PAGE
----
Despite the attention internal phosphorus utilization efficiency (PUE) of crops has received in the literature, little progress in breeding crop cultivars with high PUE has been made. Surprisingly few studies have specifically investigated PUE; instead, genotypic variation for PUE has been investigated in studies that concurrently assess phosphorus acquisition efficiency (PAE). We hypothesized that genotypic differences in PAE confound PUE rankings because genotypes with higher PAE suffer a lower degree of P stress, resulting in lower PUE. The hypothesis was tested by comparing soil-based screening to a modified technique whereby rice genotypes were grown in individual containers with a single dose of solution P, to eliminate differences in P uptake among genotypes. Genotypic differences in PUE were apparent in root and shoot tissue using the modified nutrient solution technique, but PUE rankings showed no correlation with those from traditional soil-based screening. We conclude that PUE in soil-based screening systems is unavoidably linked with genotypic PAE, resulting in PUE rankings confounded by differences in P uptake. Only screening techniques assuring equal P uptake are suitable for the exploitation of genotypic variation for PUE.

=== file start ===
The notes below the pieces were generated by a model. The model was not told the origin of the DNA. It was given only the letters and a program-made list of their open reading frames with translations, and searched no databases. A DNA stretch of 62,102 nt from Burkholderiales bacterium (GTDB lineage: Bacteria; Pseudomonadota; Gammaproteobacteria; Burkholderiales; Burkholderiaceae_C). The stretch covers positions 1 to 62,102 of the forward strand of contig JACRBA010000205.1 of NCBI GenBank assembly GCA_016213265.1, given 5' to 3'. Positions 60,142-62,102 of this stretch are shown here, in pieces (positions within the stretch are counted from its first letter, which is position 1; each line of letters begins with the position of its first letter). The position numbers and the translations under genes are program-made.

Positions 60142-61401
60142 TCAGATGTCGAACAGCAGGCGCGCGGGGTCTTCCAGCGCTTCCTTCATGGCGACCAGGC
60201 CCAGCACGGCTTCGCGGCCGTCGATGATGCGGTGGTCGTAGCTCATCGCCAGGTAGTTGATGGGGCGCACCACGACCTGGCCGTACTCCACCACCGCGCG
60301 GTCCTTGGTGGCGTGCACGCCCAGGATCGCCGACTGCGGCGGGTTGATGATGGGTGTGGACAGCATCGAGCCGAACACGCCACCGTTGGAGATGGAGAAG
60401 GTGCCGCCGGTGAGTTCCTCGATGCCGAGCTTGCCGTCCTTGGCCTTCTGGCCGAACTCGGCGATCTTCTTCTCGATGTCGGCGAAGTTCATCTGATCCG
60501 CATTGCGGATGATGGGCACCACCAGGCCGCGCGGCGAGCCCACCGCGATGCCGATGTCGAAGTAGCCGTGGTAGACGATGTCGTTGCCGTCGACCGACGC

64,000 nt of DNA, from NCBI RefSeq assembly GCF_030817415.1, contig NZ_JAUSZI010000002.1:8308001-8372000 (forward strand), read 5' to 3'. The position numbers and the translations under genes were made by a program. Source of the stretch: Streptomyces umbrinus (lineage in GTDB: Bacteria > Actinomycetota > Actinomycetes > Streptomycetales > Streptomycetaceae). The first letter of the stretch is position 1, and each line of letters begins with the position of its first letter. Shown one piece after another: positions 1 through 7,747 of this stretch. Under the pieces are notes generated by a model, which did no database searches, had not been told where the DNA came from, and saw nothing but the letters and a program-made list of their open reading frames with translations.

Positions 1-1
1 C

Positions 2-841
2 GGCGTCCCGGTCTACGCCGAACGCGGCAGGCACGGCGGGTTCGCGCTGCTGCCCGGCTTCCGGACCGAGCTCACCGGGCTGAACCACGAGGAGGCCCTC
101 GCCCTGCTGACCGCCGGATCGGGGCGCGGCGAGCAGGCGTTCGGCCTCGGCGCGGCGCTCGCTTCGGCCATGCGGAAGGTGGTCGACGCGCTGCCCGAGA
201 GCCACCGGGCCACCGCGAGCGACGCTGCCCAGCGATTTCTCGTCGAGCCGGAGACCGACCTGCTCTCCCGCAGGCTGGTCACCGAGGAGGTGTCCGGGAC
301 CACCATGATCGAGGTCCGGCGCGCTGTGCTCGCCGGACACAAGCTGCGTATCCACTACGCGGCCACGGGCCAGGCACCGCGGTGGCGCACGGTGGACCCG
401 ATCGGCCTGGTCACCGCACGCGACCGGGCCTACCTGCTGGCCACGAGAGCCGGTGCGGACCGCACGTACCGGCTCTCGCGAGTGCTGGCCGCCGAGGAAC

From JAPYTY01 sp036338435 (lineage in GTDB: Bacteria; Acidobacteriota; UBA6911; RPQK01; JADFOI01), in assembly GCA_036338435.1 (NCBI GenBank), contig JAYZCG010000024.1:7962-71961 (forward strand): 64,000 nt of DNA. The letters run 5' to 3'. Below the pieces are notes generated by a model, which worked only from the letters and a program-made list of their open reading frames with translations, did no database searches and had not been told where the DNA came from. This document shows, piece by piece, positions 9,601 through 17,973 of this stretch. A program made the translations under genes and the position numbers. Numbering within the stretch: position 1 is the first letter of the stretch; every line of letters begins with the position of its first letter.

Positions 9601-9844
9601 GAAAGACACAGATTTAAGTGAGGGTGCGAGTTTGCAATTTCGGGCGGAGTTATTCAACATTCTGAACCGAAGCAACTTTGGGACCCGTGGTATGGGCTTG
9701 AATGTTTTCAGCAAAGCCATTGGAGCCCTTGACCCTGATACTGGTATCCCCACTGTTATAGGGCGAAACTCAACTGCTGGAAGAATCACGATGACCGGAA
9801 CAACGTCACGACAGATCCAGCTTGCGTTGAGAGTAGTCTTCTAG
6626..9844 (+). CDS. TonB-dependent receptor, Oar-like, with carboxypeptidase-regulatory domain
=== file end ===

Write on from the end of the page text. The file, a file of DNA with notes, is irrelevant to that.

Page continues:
Rose, TJ, Rose, MT, Pariasca-Tanaka, J, Heuer, S & Wissuwa, M 2011, 'The frustration with utilization: why have improvements in internal phosphorus utilization efficiency in crops remained so elusive?', Frontiers in Plant Nutrition, vol. 2, pp. 1-5.
The publisher's version of this article is available at http://dx.doi.org/10.3389/fpls.2011.00073